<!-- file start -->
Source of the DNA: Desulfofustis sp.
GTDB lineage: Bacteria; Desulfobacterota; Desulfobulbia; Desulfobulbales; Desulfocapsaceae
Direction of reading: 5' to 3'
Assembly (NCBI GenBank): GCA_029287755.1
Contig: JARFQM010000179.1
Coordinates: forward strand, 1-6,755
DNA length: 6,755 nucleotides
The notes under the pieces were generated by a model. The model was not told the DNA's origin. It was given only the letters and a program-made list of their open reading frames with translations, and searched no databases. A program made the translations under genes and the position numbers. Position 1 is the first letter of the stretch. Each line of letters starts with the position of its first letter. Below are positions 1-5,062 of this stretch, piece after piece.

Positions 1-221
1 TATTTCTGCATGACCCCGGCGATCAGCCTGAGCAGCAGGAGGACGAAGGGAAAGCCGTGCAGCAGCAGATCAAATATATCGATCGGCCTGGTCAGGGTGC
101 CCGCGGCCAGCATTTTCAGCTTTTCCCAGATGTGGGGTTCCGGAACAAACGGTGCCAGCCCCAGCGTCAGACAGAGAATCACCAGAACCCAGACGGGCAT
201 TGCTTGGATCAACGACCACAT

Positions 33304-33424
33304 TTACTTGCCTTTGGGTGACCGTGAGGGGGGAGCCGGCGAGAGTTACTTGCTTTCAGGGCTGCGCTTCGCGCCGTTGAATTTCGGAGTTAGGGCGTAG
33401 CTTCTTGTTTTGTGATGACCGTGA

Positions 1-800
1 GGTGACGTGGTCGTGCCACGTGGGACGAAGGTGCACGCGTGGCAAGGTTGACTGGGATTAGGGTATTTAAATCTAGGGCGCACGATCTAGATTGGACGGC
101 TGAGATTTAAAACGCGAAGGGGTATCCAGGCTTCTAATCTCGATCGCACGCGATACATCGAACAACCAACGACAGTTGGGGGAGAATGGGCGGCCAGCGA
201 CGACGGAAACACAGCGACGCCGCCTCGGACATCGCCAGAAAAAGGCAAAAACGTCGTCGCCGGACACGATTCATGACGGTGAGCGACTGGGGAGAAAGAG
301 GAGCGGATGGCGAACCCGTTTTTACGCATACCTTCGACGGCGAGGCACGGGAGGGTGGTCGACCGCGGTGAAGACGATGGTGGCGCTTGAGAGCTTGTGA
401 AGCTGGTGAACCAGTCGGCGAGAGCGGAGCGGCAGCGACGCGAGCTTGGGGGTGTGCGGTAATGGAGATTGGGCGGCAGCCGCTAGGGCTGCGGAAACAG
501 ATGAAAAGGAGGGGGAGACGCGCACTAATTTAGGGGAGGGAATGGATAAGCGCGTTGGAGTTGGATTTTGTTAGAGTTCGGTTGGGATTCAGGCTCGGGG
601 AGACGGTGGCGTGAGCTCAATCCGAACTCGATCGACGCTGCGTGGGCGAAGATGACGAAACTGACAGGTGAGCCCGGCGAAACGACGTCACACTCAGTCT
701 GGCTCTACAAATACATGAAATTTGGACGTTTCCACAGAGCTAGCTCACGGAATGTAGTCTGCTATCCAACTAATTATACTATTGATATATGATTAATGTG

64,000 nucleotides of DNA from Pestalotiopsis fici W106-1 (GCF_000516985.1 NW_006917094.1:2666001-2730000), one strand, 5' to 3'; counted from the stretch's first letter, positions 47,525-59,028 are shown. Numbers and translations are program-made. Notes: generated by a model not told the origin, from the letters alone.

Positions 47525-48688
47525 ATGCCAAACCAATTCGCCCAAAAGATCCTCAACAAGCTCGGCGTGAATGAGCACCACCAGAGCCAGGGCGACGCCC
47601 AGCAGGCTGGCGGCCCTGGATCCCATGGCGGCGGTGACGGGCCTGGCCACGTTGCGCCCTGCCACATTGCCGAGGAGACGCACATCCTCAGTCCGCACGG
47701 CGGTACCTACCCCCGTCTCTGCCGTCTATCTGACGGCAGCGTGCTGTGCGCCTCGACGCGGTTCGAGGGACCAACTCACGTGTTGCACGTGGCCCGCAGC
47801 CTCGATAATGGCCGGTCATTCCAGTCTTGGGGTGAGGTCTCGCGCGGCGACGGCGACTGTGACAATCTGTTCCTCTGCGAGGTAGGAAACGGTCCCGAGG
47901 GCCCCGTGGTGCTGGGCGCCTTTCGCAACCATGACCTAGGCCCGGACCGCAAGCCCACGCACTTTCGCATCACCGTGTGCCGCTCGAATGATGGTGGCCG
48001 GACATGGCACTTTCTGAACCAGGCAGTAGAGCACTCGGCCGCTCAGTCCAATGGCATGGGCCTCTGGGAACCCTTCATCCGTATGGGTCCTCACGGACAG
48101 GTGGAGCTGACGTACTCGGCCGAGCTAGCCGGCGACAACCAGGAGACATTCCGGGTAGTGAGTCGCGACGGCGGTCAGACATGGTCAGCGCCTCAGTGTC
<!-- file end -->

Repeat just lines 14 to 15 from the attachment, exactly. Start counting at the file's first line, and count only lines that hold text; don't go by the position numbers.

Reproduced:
33304 TTACTTGCCTTTGGGTGACCGTGAGGGGGGAGCCGGCGAGAGTTACTTGCTTTCAGGGCTGCGCTTCGCGCCGTTGAATTTCGGAGTTAGGGCGTAG
33401 CTTCTTGTTTTGTGATGACCGTGA